by Melissa Smith | Co-editor in Chief
Senior Sergio Calderon glances at the floor, pondering on the stories he has heard about acquaintances taking the legal drug, Salvia, and even gets uncomfortable at the thought.
“I heard that it would make you see things and stuff, but it made [someone I know] kind of sick. Whenever people do stuff like that, it just makes them sick and freak out,” he explains.
Salvia is a legal synthetic drug, which can be bought from specialty stores. Although, just because it’s legal does not necessarily mean it won’t harm the human body.
“What salvia can do: I know it’s very similar to ‘pot’, marijuana…” biology teacher Oscar Velasquez explains, then proceeds, “It has similar effects, but can be a lot more damaging especially to the neurons and nerve cells brain cells. I’ve heard in some cases depending on the individual it can cause seizures as well as other effects of the physiology of the human body.”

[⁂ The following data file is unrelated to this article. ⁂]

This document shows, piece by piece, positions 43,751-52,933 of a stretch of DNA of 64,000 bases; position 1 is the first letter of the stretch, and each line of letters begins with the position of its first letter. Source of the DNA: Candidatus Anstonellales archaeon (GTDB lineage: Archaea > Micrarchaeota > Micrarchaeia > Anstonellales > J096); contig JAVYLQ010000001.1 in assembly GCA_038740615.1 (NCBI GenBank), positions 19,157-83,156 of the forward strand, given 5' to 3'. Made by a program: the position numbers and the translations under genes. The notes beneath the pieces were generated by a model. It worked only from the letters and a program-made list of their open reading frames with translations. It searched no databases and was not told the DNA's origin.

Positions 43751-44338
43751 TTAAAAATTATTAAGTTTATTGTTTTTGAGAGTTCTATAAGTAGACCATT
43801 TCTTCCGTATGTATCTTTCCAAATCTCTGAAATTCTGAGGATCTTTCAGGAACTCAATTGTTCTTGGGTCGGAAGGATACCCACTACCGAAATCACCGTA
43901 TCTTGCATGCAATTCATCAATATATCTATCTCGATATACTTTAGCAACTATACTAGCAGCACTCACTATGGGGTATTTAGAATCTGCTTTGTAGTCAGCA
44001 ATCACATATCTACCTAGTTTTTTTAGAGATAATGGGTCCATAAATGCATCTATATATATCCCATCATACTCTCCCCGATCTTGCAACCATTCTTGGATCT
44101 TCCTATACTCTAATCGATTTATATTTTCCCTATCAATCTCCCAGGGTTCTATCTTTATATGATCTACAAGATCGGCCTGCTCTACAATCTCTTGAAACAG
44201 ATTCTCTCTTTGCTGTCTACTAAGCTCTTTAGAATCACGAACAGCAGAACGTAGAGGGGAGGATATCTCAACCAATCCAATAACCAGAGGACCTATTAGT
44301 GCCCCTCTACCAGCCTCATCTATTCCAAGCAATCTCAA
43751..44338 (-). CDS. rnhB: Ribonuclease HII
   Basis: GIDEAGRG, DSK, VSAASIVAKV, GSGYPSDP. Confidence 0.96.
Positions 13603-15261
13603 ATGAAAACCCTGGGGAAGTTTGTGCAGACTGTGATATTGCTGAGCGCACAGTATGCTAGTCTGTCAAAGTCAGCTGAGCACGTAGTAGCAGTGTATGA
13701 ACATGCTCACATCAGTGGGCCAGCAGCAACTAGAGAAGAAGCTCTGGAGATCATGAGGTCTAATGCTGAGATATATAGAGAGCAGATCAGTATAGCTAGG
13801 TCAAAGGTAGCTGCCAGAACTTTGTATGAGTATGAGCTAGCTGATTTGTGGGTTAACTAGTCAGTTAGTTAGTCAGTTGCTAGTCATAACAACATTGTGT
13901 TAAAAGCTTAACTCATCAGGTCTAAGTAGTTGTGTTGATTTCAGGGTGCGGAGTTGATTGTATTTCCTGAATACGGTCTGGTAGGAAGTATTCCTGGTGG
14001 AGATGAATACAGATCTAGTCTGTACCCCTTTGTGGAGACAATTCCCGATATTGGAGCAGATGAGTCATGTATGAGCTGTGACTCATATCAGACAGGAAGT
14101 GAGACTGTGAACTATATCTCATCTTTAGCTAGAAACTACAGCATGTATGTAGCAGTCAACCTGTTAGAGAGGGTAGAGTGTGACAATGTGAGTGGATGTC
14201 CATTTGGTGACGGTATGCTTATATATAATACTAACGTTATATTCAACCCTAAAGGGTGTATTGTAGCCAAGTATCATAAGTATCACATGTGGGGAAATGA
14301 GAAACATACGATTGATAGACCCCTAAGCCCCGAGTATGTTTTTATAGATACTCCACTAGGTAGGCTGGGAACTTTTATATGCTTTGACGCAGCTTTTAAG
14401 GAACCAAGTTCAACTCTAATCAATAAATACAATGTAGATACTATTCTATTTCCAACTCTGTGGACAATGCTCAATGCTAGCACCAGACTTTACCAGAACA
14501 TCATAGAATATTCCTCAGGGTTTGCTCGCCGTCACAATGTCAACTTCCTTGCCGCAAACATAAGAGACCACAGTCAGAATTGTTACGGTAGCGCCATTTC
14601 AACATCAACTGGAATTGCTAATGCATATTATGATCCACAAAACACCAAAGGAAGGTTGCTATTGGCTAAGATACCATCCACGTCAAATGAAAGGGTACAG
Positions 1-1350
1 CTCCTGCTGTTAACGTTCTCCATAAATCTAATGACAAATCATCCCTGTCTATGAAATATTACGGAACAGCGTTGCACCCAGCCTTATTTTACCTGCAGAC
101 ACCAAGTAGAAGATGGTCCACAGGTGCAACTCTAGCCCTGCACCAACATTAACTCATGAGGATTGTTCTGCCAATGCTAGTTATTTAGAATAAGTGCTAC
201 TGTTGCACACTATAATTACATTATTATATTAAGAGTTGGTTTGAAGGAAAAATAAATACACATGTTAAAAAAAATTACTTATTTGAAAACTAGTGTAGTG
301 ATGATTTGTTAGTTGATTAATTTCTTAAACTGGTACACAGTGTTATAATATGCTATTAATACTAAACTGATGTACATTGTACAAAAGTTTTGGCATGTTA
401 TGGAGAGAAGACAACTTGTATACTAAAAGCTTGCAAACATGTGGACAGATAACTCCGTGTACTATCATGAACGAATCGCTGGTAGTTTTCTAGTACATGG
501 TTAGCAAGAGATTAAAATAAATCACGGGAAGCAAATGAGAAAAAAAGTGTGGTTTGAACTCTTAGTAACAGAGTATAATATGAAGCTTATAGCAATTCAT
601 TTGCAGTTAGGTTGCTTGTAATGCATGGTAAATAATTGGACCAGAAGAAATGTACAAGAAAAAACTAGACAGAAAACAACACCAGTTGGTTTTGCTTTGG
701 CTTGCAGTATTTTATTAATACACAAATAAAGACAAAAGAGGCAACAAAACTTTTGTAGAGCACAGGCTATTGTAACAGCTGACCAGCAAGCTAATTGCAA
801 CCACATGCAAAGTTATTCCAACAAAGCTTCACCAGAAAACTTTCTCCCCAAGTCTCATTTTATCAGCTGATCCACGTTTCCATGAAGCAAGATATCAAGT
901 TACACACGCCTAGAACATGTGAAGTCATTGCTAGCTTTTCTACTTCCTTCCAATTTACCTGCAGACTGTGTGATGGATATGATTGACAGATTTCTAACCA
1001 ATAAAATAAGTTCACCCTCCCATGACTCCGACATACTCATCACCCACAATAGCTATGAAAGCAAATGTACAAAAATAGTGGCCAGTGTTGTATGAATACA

Senior Raquel Kimm states that even though you can have an interesting out of body experience, it is never worth the risks.
“Drugs like that just make you make bad decisions. Socially or even physically you can endanger yourself.”
Since it’s passed through the government, it becomes over processed with all sorts of unhealthy chemicals, which aren’t even mentioned on the drug facts.
“It is just kind of a majority of things that are legal that they put in stores, they put a lot of chemicals in them and it’s not good for you at all. It’s just whenever you read what they have on the packaging [the contents], it just shows what it doesn’t have and stuff, [not what is actually in it],” Calerdon said. “It doesn’t even show what it has in it or anything.”
Calderon presumes it to be true that the only reason people take it is because of the easy access, which leads to deathly results.
“Actually for a lot of people it kills them because they do it, like, everyday since it’s right there. It’s so easy to get it and it’s not good for you at all in my opinion,” he said.
With death being the worst, there are other side effects that accompany the usage of salvia.
“You never know how it’s going to react, and what makes it hard is that every person’s body responds differently to a drug. It might seem safe for one student or one body, but it might react totally different to someone else’s body,” Velasquez said.
Kimm encourages students to stay away from all drugs-even if they’re legal.
“Just because you can buy it anywhere doesn’t mean it’s not bad for you. Just steer clear from [salvia],” Kimm said, with Velasquez concluding,”If they’re not supposed to take them, just not to.”